Spirgis v. Circle K Stores, Inc.

Decision Date09 June 1987
Docket NumberNo. 4,No. 65847,65847,4
Citation743 P.2d 682,1987 OK.CIV.APP. 45
Parties1987 OK CIV APP 45 Michael Stephen SPIRGIS, Appellant, v. CIRCLE K STORES, INC., Appellee. of Appeals of Oklahoma, Division Court of Appeals of Oklahoma, Division
CourtUnited States State Court of Criminal Appeals of Oklahoma. Court of Civil Appeals of Oklahoma

Steve S. Smith, Morris, Bailey & Associates, Midwest City, for appellant.

Georgiana T. Hammett, King, Roberts & Beeler, Oklahoma City, for appellee.


The central question in this appeal is whether District Court Rule 4(e), 12 O.S.Supp.1986, ch. 2, app., requires that summary judgment be granted to a movant when the opposing party does not file a brief in opposition. We hold that it does not and reverse.


On April 25, 1985, Michael Stephen Spirgis filed a petition in the District Court of Oklahoma County seeking $75,000 damages from Circle K Stores, Inc., for an injury he incurred on October 6, 1984, when he stepped into a pothole in the business parking lot of a Circle K retail store.

In its answer, Circle K denied all of Spirgis' allegations and raised the defenses of contributory negligence, intervening negligence of a third party, and the open and obvious nature of the defect. Circle K submitted interrogatories to Spirgis and took his deposition. Both the interrogatory answers and the transcript of Spirgis' deposition are a part of the record on appeal. Both establish that Spirgis had parked his automobile at the gas pump "island," was making his way to the store and avoiding automobile traffic in the Circle K driveway when he stepped into the pothole, injuring his foot and leg.

Circle K moved for summary judgment upon the basis that the hazard was a patent and obvious danger, and that it could not be held liable for an injury resulting from such a danger. Buck v. Dell City Apartments, 431 P.2d 360 (Okla.1967). Spirgis did not timely file a response to the summary judgment motion. The trial court, in granting judgment for Circle K, found:

[D]efendant's Motion and Brief in Support of Motion for Summary Judgment was filed on December 4, 1985, and that Plaintiff failed to respond. Defendant's Motion should therefore be deemed confessed and said Motion was granted in favor of defendant.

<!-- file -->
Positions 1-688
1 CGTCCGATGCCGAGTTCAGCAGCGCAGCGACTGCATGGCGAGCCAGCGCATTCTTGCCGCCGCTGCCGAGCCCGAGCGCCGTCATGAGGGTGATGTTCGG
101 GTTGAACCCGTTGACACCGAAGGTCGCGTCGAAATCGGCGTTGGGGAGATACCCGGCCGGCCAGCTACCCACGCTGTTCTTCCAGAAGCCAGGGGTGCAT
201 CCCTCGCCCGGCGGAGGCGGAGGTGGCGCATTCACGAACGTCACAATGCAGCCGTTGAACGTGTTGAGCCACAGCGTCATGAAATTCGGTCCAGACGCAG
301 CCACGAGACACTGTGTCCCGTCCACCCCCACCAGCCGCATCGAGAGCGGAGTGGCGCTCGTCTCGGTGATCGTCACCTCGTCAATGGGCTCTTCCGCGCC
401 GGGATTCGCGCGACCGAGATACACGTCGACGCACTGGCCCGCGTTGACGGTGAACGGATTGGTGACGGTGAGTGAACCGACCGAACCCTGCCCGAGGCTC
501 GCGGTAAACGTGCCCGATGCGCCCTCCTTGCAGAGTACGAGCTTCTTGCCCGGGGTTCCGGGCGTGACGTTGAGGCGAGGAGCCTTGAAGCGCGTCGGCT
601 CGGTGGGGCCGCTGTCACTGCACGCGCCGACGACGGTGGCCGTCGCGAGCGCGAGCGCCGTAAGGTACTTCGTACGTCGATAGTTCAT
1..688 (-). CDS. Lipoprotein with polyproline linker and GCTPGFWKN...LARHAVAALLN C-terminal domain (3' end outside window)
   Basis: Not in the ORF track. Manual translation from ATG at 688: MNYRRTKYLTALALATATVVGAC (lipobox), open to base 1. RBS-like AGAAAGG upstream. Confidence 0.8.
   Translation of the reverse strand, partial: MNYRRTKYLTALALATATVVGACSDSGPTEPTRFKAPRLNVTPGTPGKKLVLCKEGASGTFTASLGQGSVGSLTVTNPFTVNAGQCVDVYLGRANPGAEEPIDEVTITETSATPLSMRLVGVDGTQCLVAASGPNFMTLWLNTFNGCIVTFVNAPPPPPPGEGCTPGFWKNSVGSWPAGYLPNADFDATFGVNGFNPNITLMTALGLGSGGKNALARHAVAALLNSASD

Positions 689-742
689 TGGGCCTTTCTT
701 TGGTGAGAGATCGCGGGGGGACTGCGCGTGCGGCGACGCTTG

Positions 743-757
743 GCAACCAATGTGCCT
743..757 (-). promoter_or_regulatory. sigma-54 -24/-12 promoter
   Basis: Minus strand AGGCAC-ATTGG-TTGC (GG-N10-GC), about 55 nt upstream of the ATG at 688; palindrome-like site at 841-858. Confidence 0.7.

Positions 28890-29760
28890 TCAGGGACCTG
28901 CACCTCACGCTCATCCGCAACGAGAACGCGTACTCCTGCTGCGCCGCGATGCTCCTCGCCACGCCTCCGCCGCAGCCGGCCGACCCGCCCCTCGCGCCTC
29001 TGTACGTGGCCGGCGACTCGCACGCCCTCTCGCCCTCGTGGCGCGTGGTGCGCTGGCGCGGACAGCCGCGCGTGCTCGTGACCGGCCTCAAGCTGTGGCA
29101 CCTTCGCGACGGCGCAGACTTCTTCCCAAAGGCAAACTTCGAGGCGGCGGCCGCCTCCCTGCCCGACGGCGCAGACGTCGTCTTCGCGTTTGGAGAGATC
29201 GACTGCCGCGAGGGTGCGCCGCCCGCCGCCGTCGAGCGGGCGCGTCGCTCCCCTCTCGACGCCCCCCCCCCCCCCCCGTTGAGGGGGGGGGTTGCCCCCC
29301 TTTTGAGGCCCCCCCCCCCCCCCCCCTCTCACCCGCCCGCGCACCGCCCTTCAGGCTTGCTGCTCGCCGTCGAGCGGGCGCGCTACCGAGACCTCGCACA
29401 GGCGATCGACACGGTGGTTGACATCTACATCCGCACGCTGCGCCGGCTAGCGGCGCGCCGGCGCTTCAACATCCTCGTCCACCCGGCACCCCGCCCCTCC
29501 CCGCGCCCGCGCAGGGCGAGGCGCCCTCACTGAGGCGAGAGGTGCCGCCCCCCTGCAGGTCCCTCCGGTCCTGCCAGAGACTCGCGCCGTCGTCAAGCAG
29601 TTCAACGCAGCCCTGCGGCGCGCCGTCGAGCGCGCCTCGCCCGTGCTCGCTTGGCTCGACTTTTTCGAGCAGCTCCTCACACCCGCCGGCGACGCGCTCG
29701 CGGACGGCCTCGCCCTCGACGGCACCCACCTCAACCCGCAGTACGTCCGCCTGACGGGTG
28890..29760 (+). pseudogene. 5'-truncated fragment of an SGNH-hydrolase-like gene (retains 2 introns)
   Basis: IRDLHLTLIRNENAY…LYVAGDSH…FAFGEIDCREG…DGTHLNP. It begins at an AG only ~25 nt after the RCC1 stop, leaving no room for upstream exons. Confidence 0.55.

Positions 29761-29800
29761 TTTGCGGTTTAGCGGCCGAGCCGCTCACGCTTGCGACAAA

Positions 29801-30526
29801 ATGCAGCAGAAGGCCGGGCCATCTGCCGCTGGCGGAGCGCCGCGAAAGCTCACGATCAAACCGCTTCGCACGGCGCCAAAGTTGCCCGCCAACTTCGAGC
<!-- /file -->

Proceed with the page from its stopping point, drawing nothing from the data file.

The trial court denied Spirgis' motion to vacate the judgment. Spirgis appeals.


On appeal, Spirgis claims that the motion for summary judgment should not have been sustained because material questions of fact remain in controversy. He specifically argues that the pothole was not an open and obvious danger because traffic in the area could have been expected to and did divert his attention from the danger.

On the other hand, Circle K maintains that the merits of the motion for summary judgment need not be examined because Spirgis' failure to respond dictates that it be granted judgment. Circle K argues that Oklahoma District Court Rule 4(e), 12 O.S.Supp.1986, ch. 2, app., requires this result. Basically, Circle K argues that even if its motion was lacking in merit, it was still entitled to a default judgment because Spirgis failed to file a timely response in opposition to the motion. That is a contention with which we cannot agree.

Rule 4(e) provides:

Any party opposing a motion, except those enumerated in Section c above, shall serve and file a brief or a list of authorities in opposition within fifteen (15) days of the service of the motion, or the motion shall be deemed confessed. (Emphasis added.)

On the other hand, the more specific district court rule dealing with summary judgments, Rule 13, provides in pertinent part:

If the adverse party or parties wish to oppose the granting of the motion, they shall serve on the moving party and file with the court clerk within fifteen days after service of the motion a concise written statement of the material facts as to which he or they contend a genuine issue exists and the reasons for denying the motion. The adverse party shall attach to the statement affidavits and other materials containing facts that would be admissible in evidence, but the adverse party cannot rely on the allegations or denials in his pleading. In the statement, the adverse party or parties shall set forth and number each specific material fact which is claimed to be in controversy and reference shall be made to the pages, paragraphs, and/or lines of the depositions, admissions, answers to interrogatories and to requests for admissions, affidavits, exhibits and other materials whether filed by the moving party or by the adverse party, and he shall attach to the statement the portions relied upon. All material facts set forth in the statement of...

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    ...Hospital Auth., 1993 OK 85, 859 P.2d 1081, 1084.33 Carmichael v. Beller, 1996 OK 48, 914 P.2d 1051, 1053.34 Spirgis v. Circle K Stores, Inc., 1987 OK CIV APP 45, 743 P.2d 682, 684-85 (approved for publication by the Supreme Court).35 Hargrave, supra note 31 at 55. The function of summary pr......
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